10 user 6 critic

Golden Dawn (1930)

Passed | | Comedy, Drama, Musical | 14 June 1930 (USA)



(from the operetta by) (as Otto Harbach), (from the operetta by) | 1 more credit »


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Complete credited cast:
Walter Woolf King ...
Tom Allen (as Walter Woolf)
Vivienne Segal ...
Shep Keyes
Alice Gentle ...
Dick Henderson ...
Lupino Lane ...
Marion Byron ...
Edward Martindel ...
Col. Judson
Nina Quartero ...
Sôjin Kamiyama ...
Piper (as Sojin)
Otto Matieson ...
Captain Eric
Julanne Johnston ...
Sister Hedwig


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Comedy | Drama | Musical


Passed | See all certifications »




Release Date:

14 June 1930 (USA)  »

Also Known As:

Aurora dorada  »

Company Credits

Production Co:

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Technical Specs


| (Turner Library print)

Sound Mix:

(Western Electric Apparatus)


(TV prints)| (2-strip Technicolor) (original print)

Aspect Ratio:

1.37 : 1
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Did You Know?


Color lost - film survives in black and white only. See more »


Composer Herbert Stothart is billed as "Hubert" in the opening credits. See more »


Africa Smiles No More
(1930) (uncredited)
Music by Harry Akst
Lyrics by Grant Clarke
Sung by Alice Gentle
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User Reviews

Words Cannot Describe It
28 August 2001 | by (Los Angeles) – See all my reviews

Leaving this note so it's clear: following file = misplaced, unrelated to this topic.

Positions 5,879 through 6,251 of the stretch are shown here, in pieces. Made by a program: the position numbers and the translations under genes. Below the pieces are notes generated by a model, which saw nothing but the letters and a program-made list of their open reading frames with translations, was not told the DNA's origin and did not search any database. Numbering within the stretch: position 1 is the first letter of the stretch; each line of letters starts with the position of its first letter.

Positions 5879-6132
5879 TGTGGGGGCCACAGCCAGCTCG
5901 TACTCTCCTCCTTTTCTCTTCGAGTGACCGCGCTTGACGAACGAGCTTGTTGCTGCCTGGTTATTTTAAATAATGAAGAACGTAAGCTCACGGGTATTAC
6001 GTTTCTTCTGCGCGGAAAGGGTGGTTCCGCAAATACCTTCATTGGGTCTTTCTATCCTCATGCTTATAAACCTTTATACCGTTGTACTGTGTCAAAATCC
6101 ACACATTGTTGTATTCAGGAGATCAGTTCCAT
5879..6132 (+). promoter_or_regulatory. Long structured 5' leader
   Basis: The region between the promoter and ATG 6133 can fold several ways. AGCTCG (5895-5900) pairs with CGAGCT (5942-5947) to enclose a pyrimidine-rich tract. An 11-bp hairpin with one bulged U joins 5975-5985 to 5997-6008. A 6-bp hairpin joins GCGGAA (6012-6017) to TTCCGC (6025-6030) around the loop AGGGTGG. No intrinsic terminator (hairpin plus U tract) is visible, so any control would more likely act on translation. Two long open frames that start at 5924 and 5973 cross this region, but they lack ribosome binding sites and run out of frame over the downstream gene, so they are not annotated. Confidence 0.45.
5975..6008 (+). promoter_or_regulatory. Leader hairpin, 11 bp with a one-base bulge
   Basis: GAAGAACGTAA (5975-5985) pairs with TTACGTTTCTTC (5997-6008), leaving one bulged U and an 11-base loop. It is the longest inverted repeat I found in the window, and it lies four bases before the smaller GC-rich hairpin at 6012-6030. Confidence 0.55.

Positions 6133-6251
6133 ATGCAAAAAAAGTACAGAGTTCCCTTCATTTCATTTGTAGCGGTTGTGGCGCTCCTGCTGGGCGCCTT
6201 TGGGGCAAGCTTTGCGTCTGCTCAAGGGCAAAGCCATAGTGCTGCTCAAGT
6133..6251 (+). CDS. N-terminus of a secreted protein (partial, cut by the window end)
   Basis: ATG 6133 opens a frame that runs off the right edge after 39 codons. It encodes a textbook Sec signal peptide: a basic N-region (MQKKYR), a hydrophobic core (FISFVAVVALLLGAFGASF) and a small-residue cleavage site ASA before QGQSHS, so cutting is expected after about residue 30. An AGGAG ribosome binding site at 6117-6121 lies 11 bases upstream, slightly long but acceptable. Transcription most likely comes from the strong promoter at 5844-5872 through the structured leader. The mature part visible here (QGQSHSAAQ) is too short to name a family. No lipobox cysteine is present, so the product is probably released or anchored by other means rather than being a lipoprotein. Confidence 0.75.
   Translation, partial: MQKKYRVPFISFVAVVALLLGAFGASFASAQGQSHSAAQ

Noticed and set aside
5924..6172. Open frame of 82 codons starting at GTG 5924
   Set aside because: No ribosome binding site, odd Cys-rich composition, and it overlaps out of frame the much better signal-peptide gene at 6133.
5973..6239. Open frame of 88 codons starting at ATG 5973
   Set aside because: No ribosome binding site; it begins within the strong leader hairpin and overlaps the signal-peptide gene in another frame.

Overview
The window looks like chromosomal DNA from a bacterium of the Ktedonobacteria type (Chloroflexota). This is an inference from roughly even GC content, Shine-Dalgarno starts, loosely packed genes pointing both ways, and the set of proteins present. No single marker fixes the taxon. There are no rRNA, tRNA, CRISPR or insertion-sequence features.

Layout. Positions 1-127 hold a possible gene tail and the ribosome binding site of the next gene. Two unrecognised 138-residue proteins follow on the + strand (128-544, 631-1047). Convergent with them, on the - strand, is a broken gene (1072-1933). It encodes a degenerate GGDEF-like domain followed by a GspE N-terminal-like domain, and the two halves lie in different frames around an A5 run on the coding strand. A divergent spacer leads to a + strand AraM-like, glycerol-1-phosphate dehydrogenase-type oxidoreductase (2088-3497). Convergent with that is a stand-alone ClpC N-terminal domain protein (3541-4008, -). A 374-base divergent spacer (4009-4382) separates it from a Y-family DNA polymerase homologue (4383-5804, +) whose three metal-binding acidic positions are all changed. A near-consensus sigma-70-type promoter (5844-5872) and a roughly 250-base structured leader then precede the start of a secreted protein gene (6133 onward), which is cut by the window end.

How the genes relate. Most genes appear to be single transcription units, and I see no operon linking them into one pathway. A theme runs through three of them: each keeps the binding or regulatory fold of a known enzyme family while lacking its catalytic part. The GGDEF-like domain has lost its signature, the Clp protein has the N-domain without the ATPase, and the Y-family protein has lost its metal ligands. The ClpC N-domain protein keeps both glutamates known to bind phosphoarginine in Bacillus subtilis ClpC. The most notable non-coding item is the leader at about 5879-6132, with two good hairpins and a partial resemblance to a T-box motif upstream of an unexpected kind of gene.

What can I say about Golden Dawn? To describe it as jawdroppingly, breathtakingly, deliriously bad does not come close to doing it the justice it so richly deserves. Film aficionados describe it affectionately as The Second Worst Musical Ever Made (the first being the legendary Howdy Broadway), yet even that hallowed title cannot prepare you for the cheesy wonders in store. Racist, sexist...did I mention racist?...this is a film that must be seen to be believed, and even then you'll wonder if someone slipped you something. The film is based on the semi-hit stage musical of the same name and boasts musical numbers by Oscar Hammerstein, Jr., who really should have known better. From the moment Noah Beery steps on stage in embarrassing blackface to warble an ode to his whip, to the hallucinatory Hymn to Domestic Violence sung (badly) by Marion Byron, to the truly indescribable moment when Vivienne Segal belts out a showstopping "My Bwanna," the laughs just never stop. You'll laugh, you'll cry, you'll wonder who in the hell thought that making a pseudo-Viennese operetta about colonial Africa was a good idea, you'll...but you catch my drift. This movie is available on the Dawn of Sound laserdisc set, but I have decided to hold out for the Collectors Edition Director's Cut DVD with several language tracks, a Making of Golden Dawn documentary, and a whole lot of film-school twaddle on the commentary track. My advice to you is if you insist upon seeing this film-and I cannot recommend it to the faint of heart-do not do so alone! Make sure you are surrounded by friends, and are in a calm, familiar environment. Have oxygen ready and make sure your First Aid kit is fully stocked. It might be best to notify the authorities in advance. I ignored this sage advice for my first viewing and almost swallowed my own tongue. And do not even THINK about popcorn. Golden Dawn is a full-on three martini film. Better yet, just chug the gin from the bottle.

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